Alberta, Canada’s largest oil producer, plans to refrain from selling debt until its new government releases a budget update this fall, according to a province official.
The province’s last issuance came in March, ahead of elections which saw United Conservative Party leader Jason Kenney unseat the New Democratic Party’s Rachel Notley as premier.
Alberta’s business activity is recovering as oil prices climb and Canada’s overall economy also ticks upward after a slowdown in the first quarter. A Canadian Federation of Independent Businessbarometer index shows Alberta soaring 7 points to 59, the highest in about 18 months, yet it still remains shy of the national average of 61.5 points.
“In general, as time ticks away with no funding, one would expect pressure on domestic spreads,” said Ryan Goulding, a fixed-income manager at Vancouver-based Leith Wheeler Investment Counsel Ltd., which runs about $21 billion including Alberta’s bonds. “However with improving fundamentals and their access to print large international deals I would expect this to mitigate any domestic spread widening.”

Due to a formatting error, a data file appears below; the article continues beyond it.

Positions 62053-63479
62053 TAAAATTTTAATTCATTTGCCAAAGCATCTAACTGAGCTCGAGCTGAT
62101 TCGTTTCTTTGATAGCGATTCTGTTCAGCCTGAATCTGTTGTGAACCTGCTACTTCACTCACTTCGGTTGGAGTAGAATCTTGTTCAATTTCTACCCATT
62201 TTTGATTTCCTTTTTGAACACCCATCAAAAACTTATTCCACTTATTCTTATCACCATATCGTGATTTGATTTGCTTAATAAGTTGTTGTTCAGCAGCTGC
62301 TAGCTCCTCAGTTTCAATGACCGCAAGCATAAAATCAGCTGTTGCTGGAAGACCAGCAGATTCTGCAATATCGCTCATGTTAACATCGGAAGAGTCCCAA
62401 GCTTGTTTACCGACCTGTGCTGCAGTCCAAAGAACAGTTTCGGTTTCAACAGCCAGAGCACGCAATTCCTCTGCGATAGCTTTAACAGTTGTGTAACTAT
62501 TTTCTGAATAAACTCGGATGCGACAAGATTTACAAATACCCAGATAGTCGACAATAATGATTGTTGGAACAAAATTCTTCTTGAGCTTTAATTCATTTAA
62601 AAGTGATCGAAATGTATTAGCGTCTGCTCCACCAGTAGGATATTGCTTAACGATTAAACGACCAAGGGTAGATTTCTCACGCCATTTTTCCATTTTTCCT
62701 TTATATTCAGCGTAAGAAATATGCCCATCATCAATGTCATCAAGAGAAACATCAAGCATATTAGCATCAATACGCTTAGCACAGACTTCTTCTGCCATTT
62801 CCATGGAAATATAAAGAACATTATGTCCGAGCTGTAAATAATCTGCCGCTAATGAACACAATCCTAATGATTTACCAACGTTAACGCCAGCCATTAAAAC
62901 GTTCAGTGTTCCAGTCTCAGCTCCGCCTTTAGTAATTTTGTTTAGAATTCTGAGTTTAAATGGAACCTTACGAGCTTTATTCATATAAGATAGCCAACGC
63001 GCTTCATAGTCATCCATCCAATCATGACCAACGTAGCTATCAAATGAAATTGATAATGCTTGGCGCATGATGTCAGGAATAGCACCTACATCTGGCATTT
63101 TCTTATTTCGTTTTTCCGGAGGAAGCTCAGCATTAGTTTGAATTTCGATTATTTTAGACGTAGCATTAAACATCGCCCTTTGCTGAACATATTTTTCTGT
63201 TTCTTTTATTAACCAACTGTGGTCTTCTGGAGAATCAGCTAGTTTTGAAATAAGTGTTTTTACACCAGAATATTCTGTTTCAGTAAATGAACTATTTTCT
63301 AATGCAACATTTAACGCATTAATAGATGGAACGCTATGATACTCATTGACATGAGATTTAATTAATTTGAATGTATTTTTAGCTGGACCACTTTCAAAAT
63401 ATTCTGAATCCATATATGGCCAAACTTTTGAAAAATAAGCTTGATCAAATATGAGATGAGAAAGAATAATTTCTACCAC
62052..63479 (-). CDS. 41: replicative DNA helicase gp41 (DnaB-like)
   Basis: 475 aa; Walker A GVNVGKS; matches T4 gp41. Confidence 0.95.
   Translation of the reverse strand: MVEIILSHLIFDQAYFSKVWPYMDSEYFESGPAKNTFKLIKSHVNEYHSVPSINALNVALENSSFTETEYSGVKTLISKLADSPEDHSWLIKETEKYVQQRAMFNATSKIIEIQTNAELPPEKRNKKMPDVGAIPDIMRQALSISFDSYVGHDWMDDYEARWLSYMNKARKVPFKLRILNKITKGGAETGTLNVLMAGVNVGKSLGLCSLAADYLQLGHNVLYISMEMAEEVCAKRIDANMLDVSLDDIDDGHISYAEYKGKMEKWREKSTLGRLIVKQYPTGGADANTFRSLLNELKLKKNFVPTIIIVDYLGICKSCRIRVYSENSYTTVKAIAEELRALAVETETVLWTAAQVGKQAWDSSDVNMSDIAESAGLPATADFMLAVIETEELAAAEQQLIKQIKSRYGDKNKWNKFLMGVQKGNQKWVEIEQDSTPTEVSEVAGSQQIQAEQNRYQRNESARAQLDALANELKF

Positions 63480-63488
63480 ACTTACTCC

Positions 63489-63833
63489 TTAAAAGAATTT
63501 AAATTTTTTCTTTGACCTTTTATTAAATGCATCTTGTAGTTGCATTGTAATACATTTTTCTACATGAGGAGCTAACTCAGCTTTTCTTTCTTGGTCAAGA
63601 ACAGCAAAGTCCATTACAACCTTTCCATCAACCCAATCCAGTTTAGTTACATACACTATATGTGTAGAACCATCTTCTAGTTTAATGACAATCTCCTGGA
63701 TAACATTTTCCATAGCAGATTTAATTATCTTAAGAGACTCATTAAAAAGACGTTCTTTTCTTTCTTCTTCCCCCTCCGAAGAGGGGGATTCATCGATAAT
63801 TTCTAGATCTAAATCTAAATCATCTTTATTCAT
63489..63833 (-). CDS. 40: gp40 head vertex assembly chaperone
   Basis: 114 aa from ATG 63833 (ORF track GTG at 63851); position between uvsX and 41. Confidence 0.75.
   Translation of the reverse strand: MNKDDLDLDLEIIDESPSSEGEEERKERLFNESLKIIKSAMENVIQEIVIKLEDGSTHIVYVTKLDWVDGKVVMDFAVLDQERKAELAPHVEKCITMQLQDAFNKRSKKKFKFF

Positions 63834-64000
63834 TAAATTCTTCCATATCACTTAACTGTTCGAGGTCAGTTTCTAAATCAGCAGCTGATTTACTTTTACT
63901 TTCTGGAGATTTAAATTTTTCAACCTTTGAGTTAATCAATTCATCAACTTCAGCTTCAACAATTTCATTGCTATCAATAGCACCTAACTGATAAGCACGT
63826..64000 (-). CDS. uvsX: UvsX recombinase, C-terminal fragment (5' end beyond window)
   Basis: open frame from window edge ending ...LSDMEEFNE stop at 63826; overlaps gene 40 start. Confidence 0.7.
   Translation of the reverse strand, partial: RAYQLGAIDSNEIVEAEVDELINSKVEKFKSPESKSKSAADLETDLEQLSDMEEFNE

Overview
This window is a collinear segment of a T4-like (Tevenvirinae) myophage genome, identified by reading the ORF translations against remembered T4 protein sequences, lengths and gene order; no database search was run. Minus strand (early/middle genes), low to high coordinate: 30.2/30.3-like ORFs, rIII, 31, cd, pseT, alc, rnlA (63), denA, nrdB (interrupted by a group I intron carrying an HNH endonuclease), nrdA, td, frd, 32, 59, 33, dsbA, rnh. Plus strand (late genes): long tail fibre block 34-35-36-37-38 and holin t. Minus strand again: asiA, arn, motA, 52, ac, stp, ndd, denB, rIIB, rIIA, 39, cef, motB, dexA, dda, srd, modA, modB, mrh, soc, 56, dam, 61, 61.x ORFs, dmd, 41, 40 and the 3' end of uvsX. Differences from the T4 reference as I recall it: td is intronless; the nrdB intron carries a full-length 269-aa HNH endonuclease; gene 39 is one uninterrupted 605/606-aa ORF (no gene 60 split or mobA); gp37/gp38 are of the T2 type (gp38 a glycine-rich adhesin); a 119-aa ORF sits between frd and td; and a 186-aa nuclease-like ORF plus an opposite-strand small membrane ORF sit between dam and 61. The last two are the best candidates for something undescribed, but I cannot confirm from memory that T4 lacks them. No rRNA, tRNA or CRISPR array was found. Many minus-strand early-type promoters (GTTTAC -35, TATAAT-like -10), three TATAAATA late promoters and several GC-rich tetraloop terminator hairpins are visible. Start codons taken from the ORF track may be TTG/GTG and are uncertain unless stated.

Alberta last issued bonds on March 13, when it added $700 million to its 3.1 per cent notes due 2050 at a spread of 89 basis points over the comparable federal treasury securities, according to data compiled by Bloomberg. The notes are quoted at about an 84 basis points spread, according to bid prices.
On top of carrying out significant pre-funding, Alberta has reduced its outstanding short-term borrowings, the official said. Alberta’s treasury borrowed $7.2 billion in advance of its 2019-2020 fiscal year, which is equivalent to about 41 per cent of the funding envisaged by the previous executive for the period, said the official citing data released in its latest annual report.